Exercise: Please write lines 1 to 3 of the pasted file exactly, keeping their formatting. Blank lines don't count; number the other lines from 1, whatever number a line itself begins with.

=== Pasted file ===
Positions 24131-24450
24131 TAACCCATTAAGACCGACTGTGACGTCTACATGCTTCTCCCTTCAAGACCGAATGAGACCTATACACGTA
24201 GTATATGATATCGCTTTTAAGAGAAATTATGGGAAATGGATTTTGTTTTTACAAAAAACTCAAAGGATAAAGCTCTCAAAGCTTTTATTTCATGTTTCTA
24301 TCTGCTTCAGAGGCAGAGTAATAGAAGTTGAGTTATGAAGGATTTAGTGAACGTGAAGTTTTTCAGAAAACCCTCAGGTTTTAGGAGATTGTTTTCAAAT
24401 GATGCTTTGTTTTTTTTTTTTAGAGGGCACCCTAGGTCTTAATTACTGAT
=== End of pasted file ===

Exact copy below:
Positions 24131-24450
24131 TAACCCATTAAGACCGACTGTGACGTCTACATGCTTCTCCCTTCAAGACCGAATGAGACCTATACACGTA
24201 GTATATGATATCGCTTTTAAGAGAAATTATGGGAAATGGATTTTGTTTTTACAAAAAACTCAAAGGATAAAGCTCTCAAAGCTTTTATTTCATGTTTCTA